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were in new york talking to a couple television critics about how amazing it was. and they're like, oh, you know, there's a lot of controversy about the sopranos controversy. nobody knows what it means. they're all discussing whether tony is alive or dead, and we're like those are all the things that make it brill apt. and right then we realize rewe' completely and totally [ bleep ]ed. >> if you've been fortunate enough to be successful, they've gone along for a long ride with you. and, the viewer has a through line for every character and the show that you could never possibly have. >> you know i love you, right? more than anything. >> of course, honey. >> so it is a fool's errand to try and please anyone but yourself when you're writing a
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series finale. >> finales have become increasingly more important. you know, if you don't do a really good finale to a really good series, the series can sort of lose its luster. but "six feet under" comes up request a perfect ending and the show is even enhanced a little bit. the end has the daughter driving away in the car, and music starts to play. it's sia's "breathe me." and she looks up in the rear view mirror. so she's looking backwards. but then the show looks ahead. ♪ ouch, i have lost myself ♪ lost myself
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>> that season ended, and everybody died. and i thought it was brilliant. >> the work on tv is as good as any work that's on a big screen. and so that hierarchy of film and television, i think, has been changed dramatically. partially because of the great work that people did at h bpt o and also because of the work they did at a lot of other places. >> no! >> oh, yeah, you can't sit there. >> why not? >> that's where sheldon sits. >> he can't sit somewhere else? >> oh, no, no, you see in the winter, that seat is close enough to the radiator so he's warm but not so close three sweats. in the summer it's directly in front of a cross breeze, and it faces the television on an angle that isn't direct so he can still talk to everybody but not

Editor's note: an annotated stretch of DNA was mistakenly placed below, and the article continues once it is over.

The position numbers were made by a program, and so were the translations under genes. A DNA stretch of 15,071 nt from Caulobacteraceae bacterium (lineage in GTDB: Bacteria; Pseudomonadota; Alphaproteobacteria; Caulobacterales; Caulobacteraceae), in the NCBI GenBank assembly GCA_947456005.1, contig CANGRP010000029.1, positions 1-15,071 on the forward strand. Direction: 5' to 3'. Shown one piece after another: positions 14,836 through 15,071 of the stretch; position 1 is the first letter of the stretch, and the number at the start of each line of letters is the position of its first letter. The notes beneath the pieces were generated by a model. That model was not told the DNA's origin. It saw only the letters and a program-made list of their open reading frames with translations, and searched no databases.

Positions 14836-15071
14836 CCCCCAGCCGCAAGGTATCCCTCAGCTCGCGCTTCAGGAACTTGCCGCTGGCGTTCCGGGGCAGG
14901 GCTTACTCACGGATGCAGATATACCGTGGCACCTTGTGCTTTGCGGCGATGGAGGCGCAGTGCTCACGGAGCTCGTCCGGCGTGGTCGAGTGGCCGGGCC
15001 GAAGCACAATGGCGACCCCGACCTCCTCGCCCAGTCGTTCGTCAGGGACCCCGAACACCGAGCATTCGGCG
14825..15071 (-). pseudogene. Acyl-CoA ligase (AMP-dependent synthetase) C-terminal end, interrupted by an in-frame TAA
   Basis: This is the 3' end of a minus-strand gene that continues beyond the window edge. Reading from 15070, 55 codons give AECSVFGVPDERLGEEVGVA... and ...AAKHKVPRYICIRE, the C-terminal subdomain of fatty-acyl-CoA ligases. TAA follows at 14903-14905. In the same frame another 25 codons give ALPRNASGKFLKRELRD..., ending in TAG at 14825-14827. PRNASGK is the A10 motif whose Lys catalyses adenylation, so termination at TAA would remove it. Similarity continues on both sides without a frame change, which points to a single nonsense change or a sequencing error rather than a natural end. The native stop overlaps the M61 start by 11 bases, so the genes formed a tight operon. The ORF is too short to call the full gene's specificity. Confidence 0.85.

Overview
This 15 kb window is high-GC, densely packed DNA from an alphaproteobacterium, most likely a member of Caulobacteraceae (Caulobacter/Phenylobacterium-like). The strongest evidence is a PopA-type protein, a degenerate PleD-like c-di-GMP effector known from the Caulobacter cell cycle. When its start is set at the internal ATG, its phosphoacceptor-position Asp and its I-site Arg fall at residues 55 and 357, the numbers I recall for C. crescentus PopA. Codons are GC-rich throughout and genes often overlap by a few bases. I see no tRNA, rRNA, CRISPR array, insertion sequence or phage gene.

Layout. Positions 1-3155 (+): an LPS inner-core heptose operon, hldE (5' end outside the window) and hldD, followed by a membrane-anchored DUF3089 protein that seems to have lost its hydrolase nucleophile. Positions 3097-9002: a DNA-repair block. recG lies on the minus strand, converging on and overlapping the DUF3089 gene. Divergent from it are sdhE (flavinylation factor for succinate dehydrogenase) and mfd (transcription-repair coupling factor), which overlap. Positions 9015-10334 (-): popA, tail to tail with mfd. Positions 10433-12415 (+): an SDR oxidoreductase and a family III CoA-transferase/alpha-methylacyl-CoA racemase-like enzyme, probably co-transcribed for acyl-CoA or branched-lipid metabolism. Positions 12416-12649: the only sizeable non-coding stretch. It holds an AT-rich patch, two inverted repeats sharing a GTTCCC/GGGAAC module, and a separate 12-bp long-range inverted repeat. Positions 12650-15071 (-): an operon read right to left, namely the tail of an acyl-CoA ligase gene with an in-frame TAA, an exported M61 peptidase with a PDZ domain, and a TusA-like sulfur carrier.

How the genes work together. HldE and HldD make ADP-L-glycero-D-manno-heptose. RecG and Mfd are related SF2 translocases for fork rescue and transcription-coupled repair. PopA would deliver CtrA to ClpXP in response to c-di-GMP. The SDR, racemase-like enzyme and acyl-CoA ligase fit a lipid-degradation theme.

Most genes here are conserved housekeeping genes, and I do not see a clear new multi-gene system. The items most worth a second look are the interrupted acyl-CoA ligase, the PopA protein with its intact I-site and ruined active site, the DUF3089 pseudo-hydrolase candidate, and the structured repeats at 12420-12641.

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so wide that the picture looks distorted. >> perhaps there's hope for you after all. a standoff over oil tankers. the u.s. tells iran to release the ship its captured in the state of hormuz as britain has a vessel. why donald trump is trying to get a new york rapper out of a swedish jail and what sweden has to say about this. and triple-digit heat. more than two-thirds of the u.s. bracing for sweltering heat. and it is a problem. welcome to our viewers here in the united states and all around the world. hope you're inside in a cool home. we're live in atlanta. i'm natalie allen.